Category Archives: Foreign Policy

Thoughts on Egypt II: The Revolution Will Be Live

Tremendous hoopla surrounds the use of Twitter, Facebook, social media and technology in the downfall of Mubarak. As someone who began working in the technology industry twenty years ago and has seen its transformative power, I believe the use of social media and technology in Egypt was definitely a facilitator for the Egyptian revolution, maybe an enabler, but certainly not a cause or primary factor. The rapid transfer of political ideas among those who want to rebel predates the mobile phone.

Iranians listened to smuggled cassette tapes of the exiled Ayatollah Khomeini prior to the 1979 revolution. As a teenager in the 1970s, I listened to a speech by a Soviet dissident (Sorry, I can’t remember who.) who spoke of using carbon paper to make and distribute illicit copies of the outlawed Gulag Archipelago by Aleksandr Solzhenitsyn in the Soviet Union. He and his fellow purveyors of Samizdat or underground literature debated whether to use thicker paper which would produce three copies or thin, onionskin paper which would produce five rather perishable copies. They ultimately decided to use the thicker paper to ensure that the words would last and be distributed to as many people as possible.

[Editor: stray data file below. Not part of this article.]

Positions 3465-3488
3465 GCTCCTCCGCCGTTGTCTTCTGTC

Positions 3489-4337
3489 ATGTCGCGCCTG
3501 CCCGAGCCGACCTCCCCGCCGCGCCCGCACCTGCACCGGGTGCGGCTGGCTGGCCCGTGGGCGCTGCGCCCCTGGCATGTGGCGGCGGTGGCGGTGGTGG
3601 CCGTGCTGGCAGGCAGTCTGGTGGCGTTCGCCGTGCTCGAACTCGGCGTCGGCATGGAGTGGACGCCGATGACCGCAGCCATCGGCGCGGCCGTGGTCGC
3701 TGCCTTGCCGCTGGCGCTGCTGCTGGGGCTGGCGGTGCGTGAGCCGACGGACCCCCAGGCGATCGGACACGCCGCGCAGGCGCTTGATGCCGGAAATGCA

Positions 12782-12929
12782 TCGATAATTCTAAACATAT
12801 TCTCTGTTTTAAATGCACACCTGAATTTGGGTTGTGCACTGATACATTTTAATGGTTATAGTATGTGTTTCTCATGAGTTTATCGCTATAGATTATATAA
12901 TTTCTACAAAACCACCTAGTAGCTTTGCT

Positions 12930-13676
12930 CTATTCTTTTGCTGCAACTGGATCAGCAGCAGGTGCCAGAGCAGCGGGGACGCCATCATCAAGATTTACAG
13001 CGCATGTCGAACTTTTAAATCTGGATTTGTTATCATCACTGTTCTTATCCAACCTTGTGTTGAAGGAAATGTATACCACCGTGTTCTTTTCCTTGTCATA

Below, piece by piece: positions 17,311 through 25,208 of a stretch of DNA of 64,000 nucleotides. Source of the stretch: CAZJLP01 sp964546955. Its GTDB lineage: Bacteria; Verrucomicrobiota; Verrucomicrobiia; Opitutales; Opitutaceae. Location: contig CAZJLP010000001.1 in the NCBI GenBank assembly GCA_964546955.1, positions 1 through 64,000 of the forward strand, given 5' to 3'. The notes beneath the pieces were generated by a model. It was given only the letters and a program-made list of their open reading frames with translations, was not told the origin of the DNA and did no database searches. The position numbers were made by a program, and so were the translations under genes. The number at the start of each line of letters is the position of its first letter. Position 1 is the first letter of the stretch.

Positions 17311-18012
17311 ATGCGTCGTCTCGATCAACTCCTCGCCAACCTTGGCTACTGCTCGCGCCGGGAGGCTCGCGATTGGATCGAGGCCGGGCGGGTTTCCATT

The message is more important than the medium. Ultimately, what matters is the will of the people. Bastardizing Gil Scott-Heron’s, The Revolution Will Not Be Televised, Egyptian people were “… in the street looking for a brighter day.”

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Improving Global Economy Means Optimism for Eastern Europe Investment, Right? Maybe Not This Week … Criminal Image Issues

As optimism prevails for a global economic recovery, one would assume that the prospects for increased investment and commerce in Eastern Europe are on the rise. Prospects are likely on the rise but the recent news stories about trafficking, maltreatment of immigrants and organized crime hardly burnish the image of Eastern Europe as a place to do business.

Yesterday, a bomb exploded in a Sofia, Bulgaria building serving as the home of Galeria magazine. Galeria published a series of wiretaps on alleged nepotism and corruption among high-ranking officials, including the country’s prime minister, Boyko Borisov. The explosion, seen as an act of intimidation, detonated a few hours before the arrival of four EU commissioners in Sofia. A less exciting story on the same day was the news that Romania’s customs chief was being sacked because of corruption.